Per pale of three lines: I. Per fess azure semy-de-lys or [read: Or six fleurs-de-lys azure] (Farnese), and per pale Portugal, bendy of six or and azure a bordure gules (Burgundy ancient) and or a lion sable (Flanders); II. per fess, 1, per pale quarterly gules a tower or (Castile) and argent a lion gules (Leon) and per saltire or four pales gules and argent an eagle sable (Sicily), and 2, Azure semy-de-lys or a label gules (Naples); III. or six balls 1, 2, 2 and 1, on that in chief azure three fleurs-de-lys or and the others gules (Medici). Over all Azure three fleurs-de-lys or anda bordure gules (Anjou).

Constantinian Order of Saint George. The arms contain a large number of inaccuracies. See the page on Naples.

Portugal: José Manoel of Bragança, king of Portugal (1750-77).
Argent, five escutcheons azure on each as many plates in saltire, all within a bordure gules thereon seven castles or.

Supporters: two dragons proper. Order of Christ.

Poland: Frederic Augustus III, king of Poland and Elector of Saxony (1733-63).
Quarterly Gules an eagle displayed argent, armed and beaked or (Poland) and Gules a knight on his horse argent, holding a sword of the same and a shield bearing azure a Patriarchal cross or (Lithuania), over all per pale, per fess sable and argent two swords per saltire gules and barry of ten sable and or over all a crancelin vert (Saxony).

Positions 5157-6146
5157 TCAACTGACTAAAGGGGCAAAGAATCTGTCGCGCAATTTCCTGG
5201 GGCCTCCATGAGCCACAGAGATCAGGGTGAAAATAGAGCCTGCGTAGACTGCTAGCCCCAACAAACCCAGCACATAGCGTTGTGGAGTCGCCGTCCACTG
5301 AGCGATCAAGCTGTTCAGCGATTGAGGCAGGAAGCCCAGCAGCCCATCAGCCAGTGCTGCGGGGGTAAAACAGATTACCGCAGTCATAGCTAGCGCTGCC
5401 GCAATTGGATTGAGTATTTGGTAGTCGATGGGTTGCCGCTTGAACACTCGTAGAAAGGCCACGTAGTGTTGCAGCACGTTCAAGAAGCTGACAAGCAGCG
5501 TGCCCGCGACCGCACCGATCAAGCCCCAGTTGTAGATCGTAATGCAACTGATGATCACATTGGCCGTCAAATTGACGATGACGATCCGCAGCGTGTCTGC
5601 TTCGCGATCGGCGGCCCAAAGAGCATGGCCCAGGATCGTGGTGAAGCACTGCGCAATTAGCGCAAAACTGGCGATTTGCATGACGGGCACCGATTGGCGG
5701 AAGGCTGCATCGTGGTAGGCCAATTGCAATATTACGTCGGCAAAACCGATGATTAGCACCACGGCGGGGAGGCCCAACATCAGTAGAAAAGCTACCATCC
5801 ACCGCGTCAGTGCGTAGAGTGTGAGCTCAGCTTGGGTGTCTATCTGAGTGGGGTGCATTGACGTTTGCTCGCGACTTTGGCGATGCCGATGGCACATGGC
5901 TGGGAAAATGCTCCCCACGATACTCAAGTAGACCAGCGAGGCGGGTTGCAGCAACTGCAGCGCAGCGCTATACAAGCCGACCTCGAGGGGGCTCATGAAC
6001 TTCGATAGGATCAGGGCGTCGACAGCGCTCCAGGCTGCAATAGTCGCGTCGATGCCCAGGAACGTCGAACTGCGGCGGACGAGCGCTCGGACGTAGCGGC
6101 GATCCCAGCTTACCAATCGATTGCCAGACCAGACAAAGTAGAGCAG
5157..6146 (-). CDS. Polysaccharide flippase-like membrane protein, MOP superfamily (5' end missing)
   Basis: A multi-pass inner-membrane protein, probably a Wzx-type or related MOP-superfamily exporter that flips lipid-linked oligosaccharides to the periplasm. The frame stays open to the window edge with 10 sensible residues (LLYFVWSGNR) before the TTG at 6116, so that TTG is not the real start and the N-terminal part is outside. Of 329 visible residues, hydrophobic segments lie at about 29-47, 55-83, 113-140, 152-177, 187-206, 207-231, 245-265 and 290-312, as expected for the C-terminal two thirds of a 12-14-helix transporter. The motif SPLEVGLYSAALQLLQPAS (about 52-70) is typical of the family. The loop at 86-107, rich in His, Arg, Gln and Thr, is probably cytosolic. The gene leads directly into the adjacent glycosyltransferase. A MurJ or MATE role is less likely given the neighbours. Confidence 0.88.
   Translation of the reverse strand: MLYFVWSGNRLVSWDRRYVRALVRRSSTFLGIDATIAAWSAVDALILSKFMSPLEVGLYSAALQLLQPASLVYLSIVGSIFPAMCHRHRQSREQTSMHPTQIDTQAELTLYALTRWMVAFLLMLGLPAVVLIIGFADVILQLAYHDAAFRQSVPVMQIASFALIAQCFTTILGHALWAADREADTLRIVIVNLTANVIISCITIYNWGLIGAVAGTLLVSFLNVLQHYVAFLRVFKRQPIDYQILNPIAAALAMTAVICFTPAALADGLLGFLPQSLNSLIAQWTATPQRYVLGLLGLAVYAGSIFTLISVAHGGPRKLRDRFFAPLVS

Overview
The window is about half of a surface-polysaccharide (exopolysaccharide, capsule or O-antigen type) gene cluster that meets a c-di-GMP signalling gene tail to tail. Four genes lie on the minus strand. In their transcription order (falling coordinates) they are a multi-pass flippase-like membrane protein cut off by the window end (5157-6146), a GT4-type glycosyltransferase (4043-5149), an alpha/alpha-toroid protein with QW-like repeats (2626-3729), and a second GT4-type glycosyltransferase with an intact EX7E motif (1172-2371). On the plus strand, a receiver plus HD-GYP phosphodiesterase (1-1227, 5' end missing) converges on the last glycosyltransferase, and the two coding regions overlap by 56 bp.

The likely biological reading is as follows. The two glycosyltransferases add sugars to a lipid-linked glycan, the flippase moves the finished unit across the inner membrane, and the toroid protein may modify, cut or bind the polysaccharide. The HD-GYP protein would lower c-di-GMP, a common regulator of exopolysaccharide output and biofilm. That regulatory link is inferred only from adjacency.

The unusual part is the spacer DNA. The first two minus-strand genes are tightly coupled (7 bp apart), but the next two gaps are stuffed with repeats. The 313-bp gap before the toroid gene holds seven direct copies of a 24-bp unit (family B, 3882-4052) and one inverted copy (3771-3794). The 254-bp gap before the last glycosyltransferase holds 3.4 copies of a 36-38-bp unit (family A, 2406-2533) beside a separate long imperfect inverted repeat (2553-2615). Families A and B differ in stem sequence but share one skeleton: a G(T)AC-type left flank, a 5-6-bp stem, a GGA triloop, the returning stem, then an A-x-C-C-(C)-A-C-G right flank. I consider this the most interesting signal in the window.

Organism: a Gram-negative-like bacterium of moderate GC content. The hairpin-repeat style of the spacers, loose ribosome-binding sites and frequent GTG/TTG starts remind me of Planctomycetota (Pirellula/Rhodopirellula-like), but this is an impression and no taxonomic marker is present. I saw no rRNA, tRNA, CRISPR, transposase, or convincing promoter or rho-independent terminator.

The arms impaling Saxony represent the Arch-Marshalship of the Empire. Order of the White Eagle.

Sardinia: Carlo Emanuele III, king of Sardinia and duke of Savoia (1730-73).
Quarterly: 1, quarterly Argent a cross potent between four crosslets or (Jerusalem), barry of eight argent and azure a lion gules langued and crowned or (Lusignan), Or a lion gules armed and crowned argent (Armenia) and Argent a lion gules tail forked armed and crowned or(Luxemburg); 2. per pale Gules a horse courant argent (Westfalia) and barry of ten sable and or a crancelin vert (Saxony), enté in base Argent three nenuphar leaves gules 1 and 2 (Angria); 3. per pale Argent billety and a lion sable armed and langued gules (Chablais) and sable a lion argent armed and langued gules (Aosta); 4. per pale chequy of nine panes or and azure (Genevois) and Argent a chief gules (Montferrat). Enté in base Or [read Argent] an eagle rising crowned sable (Nice). Over all an escutcheon rgent a cross gules between four Moor's heads couped sable banded of the first (Sardinia) and sur le tout du tout Gules a cross argent (Savoie Modern).